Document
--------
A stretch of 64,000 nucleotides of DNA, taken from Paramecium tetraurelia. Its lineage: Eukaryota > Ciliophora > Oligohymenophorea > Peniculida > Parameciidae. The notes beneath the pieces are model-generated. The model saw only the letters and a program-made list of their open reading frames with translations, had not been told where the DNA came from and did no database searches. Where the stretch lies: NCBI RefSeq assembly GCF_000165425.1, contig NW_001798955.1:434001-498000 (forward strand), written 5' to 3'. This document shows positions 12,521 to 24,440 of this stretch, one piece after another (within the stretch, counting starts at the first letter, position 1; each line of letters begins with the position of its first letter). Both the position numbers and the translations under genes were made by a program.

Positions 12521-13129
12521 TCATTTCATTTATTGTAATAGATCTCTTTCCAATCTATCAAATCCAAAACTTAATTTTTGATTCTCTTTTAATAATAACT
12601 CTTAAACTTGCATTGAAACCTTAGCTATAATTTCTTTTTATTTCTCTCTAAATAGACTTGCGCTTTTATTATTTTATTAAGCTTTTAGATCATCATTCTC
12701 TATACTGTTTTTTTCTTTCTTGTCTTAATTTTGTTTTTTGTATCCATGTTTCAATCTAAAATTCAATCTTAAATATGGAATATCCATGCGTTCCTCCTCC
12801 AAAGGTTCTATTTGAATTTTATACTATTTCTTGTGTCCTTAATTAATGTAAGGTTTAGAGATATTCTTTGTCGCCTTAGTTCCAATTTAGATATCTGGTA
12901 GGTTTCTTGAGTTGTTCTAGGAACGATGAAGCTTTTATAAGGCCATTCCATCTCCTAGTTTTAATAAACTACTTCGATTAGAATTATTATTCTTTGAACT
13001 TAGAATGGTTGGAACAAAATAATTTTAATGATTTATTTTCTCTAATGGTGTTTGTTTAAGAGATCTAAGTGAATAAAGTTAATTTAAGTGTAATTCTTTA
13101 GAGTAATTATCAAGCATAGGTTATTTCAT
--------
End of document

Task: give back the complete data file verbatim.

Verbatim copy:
A stretch of 64,000 nucleotides of DNA, taken from Paramecium tetraurelia. Its lineage: Eukaryota > Ciliophora > Oligohymenophorea > Peniculida > Parameciidae. The notes beneath the pieces are model-generated. The model saw only the letters and a program-made list of their open reading frames with translations, had not been told where the DNA came from and did no database searches. Where the stretch lies: NCBI RefSeq assembly GCF_000165425.1, contig NW_001798955.1:434001-498000 (forward strand), written 5' to 3'. This document shows positions 12,521 to 24,440 of this stretch, one piece after another (within the stretch, counting starts at the first letter, position 1; each line of letters begins with the position of its first letter). Both the position numbers and the translations under genes were made by a program.

Positions 12521-13129
12521 TCATTTCATTTATTGTAATAGATCTCTTTCCAATCTATCAAATCCAAAACTTAATTTTTGATTCTCTTTTAATAATAACT
12601 CTTAAACTTGCATTGAAACCTTAGCTATAATTTCTTTTTATTTCTCTCTAAATAGACTTGCGCTTTTATTATTTTATTAAGCTTTTAGATCATCATTCTC
12701 TATACTGTTTTTTTCTTTCTTGTCTTAATTTTGTTTTTTGTATCCATGTTTCAATCTAAAATTCAATCTTAAATATGGAATATCCATGCGTTCCTCCTCC
12801 AAAGGTTCTATTTGAATTTTATACTATTTCTTGTGTCCTTAATTAATGTAAGGTTTAGAGATATTCTTTGTCGCCTTAGTTCCAATTTAGATATCTGGTA
12901 GGTTTCTTGAGTTGTTCTAGGAACGATGAAGCTTTTATAAGGCCATTCCATCTCCTAGTTTTAATAAACTACTTCGATTAGAATTATTATTCTTTGAACT
13001 TAGAATGGTTGGAACAAAATAATTTTAATGATTTATTTTCTCTAATGGTGTTTGTTTAAGAGATCTAAGTGAATAAAGTTAATTTAAGTGTAATTCTTTA
13101 GAGTAATTATCAAGCATAGGTTATTTCAT